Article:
Mrs. Mason filed for bankruptcy in 2010 after having received a divorce from the state of New Hampshire in 2007. The parties’ divorce decree held that both parties would be liable to pay one half of their 2006 tax burden. However, Mrs. Mason listed Mr. Mason as a co-debtor on their tax lien and a creditor in her Chapter 7 petition and attempted to discharge her half of the parties’ 2006 income tax bill. Ms. Mason received her automatic discharge in the Chapter 7. Each party later attempted to assert relief from the 2006 taxes under the “innocent spouse” doctrine. The IRS granted Mrs. Mason’s request and denied the request of Mr. Mason. Mr. Mason moved to hold Ms. Mason in contempt of the family court for not paying her share of the tax bill and for an order directing her to pay one half of the tax bill. The circuit court denied Mr. Mason’s request. They found that since the IRS had granted her petition for relief under the “innocent spouse” doctrine, that it changed the nature of the taxes from a debt to the IRS to a personal debt to Mr. Martin and since Mr. Mason failed to fight the discharge in bankruptcy court that he would lose. They also denied his request for attorney’s fees.

On appeal, the New Hampshire Supreme Court reversed the lower court and held that the modifications of the bankruptcy code in 2005 mean that the domestic support obligations are not discharged automatically. The question turned on whether the taxes were automatically non-dischargeable because they were a part of the divorce decree, such as child support, or whether Mr. Martin would have to fight the discharge in the bankruptcy court. In their decision, the New Hampshire Supreme Court compared the modified bankruptcy code with the older version. They found that the Bankruptcy Abuse Prevention and Consumer Protection Act (“BAPCPA “) removed the previous ability to pay tests that the law previously required regarding the dischargeability of a debt. This courts interpretation of the law found the BAPCPA directs that any debts falling within particular categories are automatically non-dischargeable. Specifically, they held that a debt created by a divorce decree is one of the automatically non-dischargeable debts. Since the 2007 divorce decree required Mrs. Mason to pay one half of the 2006 tax bill the court found that her debt was automatically non-dischargeable and she lost.

Sacramento Mayor Kevin Johnson released his endorsement for local attorney Matthew D. Roy for the Sacramento City Charter Commission.

The Charter Commission will be charged with reviewing the Sacramento City Charter and determining if revisions are needed. If revisions are proposed by the Commission, such revisions will be in the form of a ballot question(s) that will be presented to the voters at a future primary or general municipal election. The Commission will serve a term of two (2) years and then disband. It is anticipated that the Commission will meet two (2) times per month, or on whatever schedule is deemed appropriate by the Commission to ensure that decisions are made in time for placement of questions on a future primary or general election ballot. This is an unpaid position.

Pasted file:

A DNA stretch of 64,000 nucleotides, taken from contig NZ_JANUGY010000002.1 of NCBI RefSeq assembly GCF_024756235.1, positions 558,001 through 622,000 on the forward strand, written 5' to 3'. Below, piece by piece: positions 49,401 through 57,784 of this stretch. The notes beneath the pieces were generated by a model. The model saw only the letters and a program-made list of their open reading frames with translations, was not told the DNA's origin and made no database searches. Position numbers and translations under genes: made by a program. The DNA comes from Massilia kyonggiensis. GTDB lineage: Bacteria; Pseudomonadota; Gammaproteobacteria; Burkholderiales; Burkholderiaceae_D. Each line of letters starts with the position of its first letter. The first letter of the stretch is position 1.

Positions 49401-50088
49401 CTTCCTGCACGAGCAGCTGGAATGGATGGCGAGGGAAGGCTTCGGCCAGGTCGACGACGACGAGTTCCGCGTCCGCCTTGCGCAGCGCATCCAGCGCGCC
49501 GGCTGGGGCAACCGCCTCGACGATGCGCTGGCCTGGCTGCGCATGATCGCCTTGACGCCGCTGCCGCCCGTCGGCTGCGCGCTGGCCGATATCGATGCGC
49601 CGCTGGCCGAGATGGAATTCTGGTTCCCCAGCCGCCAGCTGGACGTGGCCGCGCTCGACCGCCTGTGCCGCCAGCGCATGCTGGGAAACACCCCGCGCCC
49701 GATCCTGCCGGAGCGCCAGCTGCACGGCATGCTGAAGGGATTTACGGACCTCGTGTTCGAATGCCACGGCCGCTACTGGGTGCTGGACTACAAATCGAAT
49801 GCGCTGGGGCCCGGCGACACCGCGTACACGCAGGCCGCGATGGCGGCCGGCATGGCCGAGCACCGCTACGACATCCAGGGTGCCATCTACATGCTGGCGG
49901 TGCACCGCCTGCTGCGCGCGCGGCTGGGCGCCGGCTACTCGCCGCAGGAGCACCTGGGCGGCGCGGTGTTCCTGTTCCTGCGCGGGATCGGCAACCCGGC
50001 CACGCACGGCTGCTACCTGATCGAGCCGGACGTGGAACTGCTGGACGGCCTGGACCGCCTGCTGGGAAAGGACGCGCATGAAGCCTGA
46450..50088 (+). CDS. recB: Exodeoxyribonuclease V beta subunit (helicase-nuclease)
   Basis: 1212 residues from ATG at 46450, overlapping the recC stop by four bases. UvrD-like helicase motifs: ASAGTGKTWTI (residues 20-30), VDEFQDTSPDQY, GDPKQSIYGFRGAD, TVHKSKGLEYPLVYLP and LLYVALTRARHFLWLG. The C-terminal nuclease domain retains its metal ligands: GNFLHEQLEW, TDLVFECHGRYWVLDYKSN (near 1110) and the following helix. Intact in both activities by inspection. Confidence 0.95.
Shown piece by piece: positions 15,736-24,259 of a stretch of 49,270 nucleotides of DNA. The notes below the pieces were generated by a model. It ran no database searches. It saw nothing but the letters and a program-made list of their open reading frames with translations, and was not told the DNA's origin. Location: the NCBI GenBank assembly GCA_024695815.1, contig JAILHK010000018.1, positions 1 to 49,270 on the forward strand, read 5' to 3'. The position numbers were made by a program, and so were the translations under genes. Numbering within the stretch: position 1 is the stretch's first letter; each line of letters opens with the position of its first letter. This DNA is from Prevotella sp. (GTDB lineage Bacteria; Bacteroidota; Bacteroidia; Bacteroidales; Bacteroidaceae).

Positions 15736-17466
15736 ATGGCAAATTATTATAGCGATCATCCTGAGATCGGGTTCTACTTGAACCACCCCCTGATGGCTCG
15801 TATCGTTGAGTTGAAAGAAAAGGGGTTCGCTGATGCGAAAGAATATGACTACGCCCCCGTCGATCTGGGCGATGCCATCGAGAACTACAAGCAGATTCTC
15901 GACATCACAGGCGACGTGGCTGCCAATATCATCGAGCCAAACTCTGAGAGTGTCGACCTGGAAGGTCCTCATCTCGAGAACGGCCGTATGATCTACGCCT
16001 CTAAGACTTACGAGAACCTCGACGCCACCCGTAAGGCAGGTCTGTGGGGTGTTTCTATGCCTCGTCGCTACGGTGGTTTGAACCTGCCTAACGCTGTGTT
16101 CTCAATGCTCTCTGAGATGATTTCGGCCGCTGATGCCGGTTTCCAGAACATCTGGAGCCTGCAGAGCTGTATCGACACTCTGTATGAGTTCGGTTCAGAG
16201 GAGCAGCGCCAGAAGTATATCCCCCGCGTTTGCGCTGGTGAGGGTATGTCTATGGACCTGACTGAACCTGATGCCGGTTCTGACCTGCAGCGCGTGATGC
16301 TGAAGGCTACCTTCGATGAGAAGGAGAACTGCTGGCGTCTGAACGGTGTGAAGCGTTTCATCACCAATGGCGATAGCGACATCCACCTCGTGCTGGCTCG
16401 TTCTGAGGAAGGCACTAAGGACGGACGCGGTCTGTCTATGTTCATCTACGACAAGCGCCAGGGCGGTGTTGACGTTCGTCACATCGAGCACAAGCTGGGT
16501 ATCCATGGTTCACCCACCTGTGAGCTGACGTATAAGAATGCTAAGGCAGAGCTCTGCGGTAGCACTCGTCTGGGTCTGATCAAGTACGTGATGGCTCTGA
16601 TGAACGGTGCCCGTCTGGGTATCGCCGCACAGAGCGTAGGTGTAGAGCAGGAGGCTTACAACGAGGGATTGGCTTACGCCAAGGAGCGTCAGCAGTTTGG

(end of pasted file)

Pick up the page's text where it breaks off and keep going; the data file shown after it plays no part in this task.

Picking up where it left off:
Attorney Matthew D. Roy has decided to run for a local position within the City of Sacramento in the upcoming November election. Matthew Roy started the Law Offices of Matthew D. Roy in 2010 that resolves personal and financial problems for Sacramento area residents.

Mr. Roy is a graduate of California State University Sacramento and the McGeorge school of law. As a volunteer attorney with W.E.A.V.E he has helped numerous victims of domestic violence obtain restraining orders against their abusers. Additionally, he regularly facilitates workshops at the William R. Ridgeway Family Relations Courthouse on behalf of the Family Law Facilitator’s Office to conduct their domestic violence prevention series.

Mr. Roy supports growth in Sacramento. He believes the City Charter should be updated since it was first established in 1920. “We are not a small town anymore,” says Roy. “We need to allow this city to evolve and grow with the modern times.” “By updating the Charter we will allow our city officials to meet the present needs of the city and prepare for the future.”

Sacramento area residents considering a Chapter 7 or Chapter 13 bankruptcy should be interested to learn about the recent United States Ninth Circuit Court of Appeals case: In re Brenda Marie Jones, which affects how a second bankruptcy filing affects a persons tax debts. The Ninth Circuit Court of Appeals governs all appeals made from Sacramento area federal courts, including bankruptcy matters.

Federal and State income taxes can typically be discharged if they were due more than three years ago. However, the three-year standard can be extended if the debt could not have been collected. This means that when an automatic stay is issued in a previous bankruptcy, the debt cannot be collected, which therefore extends the time period to which a debtor must wait before he or she can discharge that tax debt.

In the Brenda Marie Jones case, a California woman filing for a Chapter 7 bankruptcy owed a debt, more than three years old, to the California Franchise Tax Board (CFTB). Ms. Jones attempted to discharge that debt in her new bankruptcy but the CFTB argued that because Jones had previously filed for bankruptcy, they were prevented from collecting the tax debt and it was therefore improper for her to discharge the debt in the recently filed case.